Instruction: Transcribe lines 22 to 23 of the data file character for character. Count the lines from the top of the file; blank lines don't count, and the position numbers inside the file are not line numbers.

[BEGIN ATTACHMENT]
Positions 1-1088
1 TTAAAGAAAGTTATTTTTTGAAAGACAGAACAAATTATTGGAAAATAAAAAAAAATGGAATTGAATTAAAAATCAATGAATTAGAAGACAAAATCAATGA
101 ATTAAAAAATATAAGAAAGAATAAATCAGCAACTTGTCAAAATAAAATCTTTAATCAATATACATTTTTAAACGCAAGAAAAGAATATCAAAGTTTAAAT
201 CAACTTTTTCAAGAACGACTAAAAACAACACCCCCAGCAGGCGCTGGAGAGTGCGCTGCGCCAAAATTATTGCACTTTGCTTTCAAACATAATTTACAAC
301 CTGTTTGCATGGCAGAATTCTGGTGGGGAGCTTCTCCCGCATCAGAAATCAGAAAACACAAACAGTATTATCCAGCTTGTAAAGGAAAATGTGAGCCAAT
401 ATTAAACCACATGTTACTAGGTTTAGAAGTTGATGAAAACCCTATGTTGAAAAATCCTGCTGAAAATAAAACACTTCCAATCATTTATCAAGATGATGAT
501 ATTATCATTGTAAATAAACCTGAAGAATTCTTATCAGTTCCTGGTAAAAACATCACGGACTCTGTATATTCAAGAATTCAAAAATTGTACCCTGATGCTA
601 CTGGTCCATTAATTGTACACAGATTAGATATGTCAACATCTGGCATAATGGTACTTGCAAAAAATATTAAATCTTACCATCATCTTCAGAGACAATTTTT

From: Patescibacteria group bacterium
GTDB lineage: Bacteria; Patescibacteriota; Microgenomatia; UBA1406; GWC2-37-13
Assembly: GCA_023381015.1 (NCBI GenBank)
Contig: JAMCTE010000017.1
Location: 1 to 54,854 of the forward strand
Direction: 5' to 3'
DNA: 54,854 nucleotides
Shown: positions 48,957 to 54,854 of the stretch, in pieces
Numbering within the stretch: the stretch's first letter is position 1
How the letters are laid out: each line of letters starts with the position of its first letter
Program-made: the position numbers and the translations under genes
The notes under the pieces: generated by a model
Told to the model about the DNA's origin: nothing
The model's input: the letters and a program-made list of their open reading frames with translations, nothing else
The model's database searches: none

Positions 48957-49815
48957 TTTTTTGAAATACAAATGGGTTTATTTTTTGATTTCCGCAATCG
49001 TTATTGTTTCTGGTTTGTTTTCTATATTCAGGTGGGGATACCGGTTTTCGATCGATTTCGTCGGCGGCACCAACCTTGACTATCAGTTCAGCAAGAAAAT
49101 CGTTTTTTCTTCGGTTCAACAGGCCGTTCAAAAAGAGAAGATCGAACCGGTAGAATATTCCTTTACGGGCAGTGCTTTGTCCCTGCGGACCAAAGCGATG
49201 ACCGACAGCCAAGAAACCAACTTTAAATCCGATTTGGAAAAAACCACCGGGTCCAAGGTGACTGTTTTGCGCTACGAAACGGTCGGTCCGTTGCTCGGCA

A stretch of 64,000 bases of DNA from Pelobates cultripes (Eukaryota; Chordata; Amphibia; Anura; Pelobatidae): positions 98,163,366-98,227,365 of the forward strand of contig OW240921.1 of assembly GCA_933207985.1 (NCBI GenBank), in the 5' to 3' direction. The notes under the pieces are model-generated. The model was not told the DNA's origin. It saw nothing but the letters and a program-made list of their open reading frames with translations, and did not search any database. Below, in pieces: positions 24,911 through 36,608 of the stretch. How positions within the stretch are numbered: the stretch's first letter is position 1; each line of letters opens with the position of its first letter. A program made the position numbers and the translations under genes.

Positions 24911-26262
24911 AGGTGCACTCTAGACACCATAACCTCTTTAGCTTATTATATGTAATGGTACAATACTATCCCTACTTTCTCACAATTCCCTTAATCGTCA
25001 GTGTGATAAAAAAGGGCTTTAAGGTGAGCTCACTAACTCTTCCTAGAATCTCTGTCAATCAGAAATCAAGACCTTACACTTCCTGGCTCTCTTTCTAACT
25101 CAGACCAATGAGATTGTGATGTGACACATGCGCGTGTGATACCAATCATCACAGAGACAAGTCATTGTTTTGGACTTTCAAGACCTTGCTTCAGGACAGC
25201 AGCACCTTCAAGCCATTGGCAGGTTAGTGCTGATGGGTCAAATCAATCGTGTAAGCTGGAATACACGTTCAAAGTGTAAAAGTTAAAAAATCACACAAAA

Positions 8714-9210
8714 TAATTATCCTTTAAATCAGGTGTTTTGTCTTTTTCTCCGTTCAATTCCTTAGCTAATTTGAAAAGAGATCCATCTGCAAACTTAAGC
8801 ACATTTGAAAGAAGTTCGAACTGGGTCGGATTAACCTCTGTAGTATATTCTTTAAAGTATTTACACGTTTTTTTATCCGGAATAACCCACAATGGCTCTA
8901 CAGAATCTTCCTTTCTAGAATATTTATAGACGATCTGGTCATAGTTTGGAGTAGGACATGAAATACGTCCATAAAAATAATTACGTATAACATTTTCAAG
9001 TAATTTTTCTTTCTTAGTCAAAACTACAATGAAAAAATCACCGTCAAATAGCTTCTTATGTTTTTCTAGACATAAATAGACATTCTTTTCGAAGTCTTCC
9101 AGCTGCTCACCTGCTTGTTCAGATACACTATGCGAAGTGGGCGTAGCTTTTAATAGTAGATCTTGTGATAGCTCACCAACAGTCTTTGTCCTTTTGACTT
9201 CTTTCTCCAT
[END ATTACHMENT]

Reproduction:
The model's input: the letters and a program-made list of their open reading frames with translations, nothing else
The model's database searches: none